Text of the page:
Unsupported Browser

We've detected an older browser version that will not give you the best experience while using The Atlas. Please consider revisitng this site after downloading one of the alternatives below.

Becoming the Most Walkable City in the Pacific Northwest Using Smart Data

Tigard, OR

The City of Tigard made significant progress towards its goal of becoming the most walkable city in the Pacific Northwest. The City used State of Place to quantify existing walkability conditions and forecast future redevelopment scenarios in the Tigard Triangle project that achieve triple bottom line outcomes.

Topics Covered

Redevelopment & Brownfields
Civic Technology
Pedestrian & Bicycle Safety
Mobility & Access
Complete Streets


Initial: 20 Thousand USD


General Fund/Existing Public Funds

Project Status

Operational since 2016

Gov Champion

Economic Development Department

Problem Addressed

In 2012, the City of Tigard recognized that it was lacking walkable, livable neighborhoods and made an ambitious and bold announcement that it aimed to become the most walkable city in the Pacific Northwest.

The city understood its built environment challenges with auto-centric street designs including: strip-mall lined 6-lane arterials; power centers surrounded by a sea of asphalt; pedestrian no-man lands; and cookie-cutter single-family home subdivisions. With this challenge in mind, the city was struggling with what/where to prioritize, how best to allocate their limited resources/budgets, and how to convince the many stakeholders involved in the planning and development process the best way forward.

Solutions Used

The City approached State of Place to tackle their challenge by using data and analytics to help realize their vision to become the most walkable city in the Pacific Northwest.

In partnership with Portland State University, State of Place analysed the Tigard Triangle, a triangle-shaped area located in the northwestern part of the city that primarily contained large-scale commercial uses and was one of the least pedestrian-friendly areas in the City. Over a period of four months, the City used the entire State of Place suite of analyses: 1) State of Place Index/Profile (quantified place quality of existing conditions), 2) Prioritization (set evidence-based urban design priorities), 3) Scenario Analysis (modeled future development scenarios SimCity-style), and 4) Financial Forecast (maximized project budgets to achieve the biggest bang for the buck).

Using State of Place, the City crafted an evidence-based, strategic framework by which to systematically achieve their long-range planning goals. Additionally, the City used State of Place’s data-driven justification to help them convince residents, developers, commercial property owners and other redevelopment area stakeholders why they were pursuing this ambitious goal. Not only did the City use State of Place to enhance walkability for the public good, it also enabled them to maximize their budgets efficiently and ensure resilience in the face of changing demographics and preferences.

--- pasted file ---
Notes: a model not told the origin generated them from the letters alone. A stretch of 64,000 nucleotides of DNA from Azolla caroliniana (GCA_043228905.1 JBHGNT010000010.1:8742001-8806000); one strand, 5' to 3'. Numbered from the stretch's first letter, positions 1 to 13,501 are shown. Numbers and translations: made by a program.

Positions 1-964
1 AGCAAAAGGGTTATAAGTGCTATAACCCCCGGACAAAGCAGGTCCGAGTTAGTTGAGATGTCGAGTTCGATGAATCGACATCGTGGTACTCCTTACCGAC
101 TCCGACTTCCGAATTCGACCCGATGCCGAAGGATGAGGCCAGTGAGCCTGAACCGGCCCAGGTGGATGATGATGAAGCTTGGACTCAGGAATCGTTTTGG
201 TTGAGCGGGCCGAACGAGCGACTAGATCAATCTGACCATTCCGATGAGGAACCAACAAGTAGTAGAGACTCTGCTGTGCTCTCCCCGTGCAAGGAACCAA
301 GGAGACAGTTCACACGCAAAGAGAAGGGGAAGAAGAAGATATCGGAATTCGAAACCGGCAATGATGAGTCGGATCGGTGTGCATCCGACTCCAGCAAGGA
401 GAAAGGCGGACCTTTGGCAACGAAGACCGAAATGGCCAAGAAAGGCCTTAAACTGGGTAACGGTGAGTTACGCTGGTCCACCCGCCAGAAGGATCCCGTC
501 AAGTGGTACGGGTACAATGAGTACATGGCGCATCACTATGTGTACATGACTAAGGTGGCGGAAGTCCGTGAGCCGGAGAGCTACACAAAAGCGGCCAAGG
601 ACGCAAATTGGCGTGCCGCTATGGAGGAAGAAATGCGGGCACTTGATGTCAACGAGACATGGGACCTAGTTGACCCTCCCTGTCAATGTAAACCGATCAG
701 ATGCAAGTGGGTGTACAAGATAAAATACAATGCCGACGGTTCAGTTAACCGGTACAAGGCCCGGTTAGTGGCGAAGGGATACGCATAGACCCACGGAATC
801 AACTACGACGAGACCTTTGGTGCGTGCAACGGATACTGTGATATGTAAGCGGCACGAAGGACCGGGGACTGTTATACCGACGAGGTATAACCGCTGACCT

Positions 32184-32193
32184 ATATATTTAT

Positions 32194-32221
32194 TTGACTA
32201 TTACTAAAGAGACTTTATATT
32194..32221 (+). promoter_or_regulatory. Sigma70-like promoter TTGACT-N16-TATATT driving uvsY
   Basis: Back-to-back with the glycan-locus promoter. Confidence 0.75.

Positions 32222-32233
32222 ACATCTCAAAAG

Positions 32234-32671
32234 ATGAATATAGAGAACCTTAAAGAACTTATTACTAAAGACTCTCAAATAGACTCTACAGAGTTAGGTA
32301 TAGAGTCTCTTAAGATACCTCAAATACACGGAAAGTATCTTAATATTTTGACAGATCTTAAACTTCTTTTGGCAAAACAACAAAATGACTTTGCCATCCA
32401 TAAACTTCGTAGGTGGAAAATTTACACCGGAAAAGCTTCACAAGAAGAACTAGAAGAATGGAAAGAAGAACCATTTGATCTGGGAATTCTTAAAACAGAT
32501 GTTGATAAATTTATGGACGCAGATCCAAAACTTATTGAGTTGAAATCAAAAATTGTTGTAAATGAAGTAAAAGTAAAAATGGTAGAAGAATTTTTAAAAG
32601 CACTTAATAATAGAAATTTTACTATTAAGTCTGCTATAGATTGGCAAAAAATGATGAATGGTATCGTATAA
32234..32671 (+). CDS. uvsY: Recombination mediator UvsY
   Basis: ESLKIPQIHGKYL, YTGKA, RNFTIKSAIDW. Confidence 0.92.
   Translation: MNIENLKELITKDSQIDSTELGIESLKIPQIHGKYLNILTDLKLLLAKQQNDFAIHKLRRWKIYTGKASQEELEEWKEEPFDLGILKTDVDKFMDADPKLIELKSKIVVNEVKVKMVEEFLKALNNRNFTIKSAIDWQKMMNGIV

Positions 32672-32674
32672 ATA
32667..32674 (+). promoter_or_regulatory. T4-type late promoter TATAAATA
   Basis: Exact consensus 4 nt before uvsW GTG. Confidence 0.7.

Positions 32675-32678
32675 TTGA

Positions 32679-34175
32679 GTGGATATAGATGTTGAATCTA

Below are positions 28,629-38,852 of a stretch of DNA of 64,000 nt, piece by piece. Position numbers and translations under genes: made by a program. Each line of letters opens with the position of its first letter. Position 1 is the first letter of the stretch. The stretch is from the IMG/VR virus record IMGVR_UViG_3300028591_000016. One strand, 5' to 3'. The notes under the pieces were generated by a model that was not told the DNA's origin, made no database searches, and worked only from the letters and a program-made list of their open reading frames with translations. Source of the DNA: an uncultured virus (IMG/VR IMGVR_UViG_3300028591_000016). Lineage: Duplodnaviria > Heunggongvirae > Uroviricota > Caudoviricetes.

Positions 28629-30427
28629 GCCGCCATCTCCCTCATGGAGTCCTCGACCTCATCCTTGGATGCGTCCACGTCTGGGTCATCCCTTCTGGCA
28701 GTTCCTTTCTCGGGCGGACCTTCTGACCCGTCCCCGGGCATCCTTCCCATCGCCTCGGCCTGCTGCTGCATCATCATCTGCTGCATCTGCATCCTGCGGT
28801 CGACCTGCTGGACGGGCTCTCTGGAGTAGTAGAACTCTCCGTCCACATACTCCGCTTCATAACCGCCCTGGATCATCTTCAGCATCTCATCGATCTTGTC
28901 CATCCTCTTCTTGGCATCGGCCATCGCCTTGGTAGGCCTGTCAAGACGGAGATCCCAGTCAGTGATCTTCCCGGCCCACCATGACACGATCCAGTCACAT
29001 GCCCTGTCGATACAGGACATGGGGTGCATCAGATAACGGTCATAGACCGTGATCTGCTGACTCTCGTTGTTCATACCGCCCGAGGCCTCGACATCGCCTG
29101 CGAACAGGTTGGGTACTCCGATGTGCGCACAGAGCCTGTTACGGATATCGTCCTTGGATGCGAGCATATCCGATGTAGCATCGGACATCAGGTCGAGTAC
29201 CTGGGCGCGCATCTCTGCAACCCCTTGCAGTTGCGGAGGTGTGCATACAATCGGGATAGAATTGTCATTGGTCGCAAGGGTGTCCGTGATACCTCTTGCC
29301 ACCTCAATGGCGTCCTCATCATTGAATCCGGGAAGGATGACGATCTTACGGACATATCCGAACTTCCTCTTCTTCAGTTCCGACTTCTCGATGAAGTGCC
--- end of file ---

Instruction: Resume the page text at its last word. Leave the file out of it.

Objective, robust assessment of existing walkability of the Tigard Triangle.


Prioritized and recommended urban design improvements most likely to boost walkability and economic development.


Quantified the impact of various development and planning proposals with respect to walkability.


Forecasted the economic premiums, value capture, and ROI of several proposed scenarios.

Something Unique

State of Place’s proprietary AI-driven urban design database and predictive analytics software quantifies the impact of nearly 300 micro-scale built environment features on walkability, return on investment, and safety through measurable data-driven urban design strategies.

Who Should Consider

All cities challenged with convincing stakeholders in the planning and development process and seeking new, innovative data-driven solutions to achieve walkable, livable sustainable developments.

Last Updated

Oct 4th, 2019
More Local Gov Case Studies from The Atlas Database
The Atlas case study database features examples of city projects – including both earth-moving projects and installed technologies – from around the world. You will not find proposed projects, or links to research studies and planning documents. There are 500+ member submitted case studies to browse - see related case studies to this one below:
Browse All Case Studies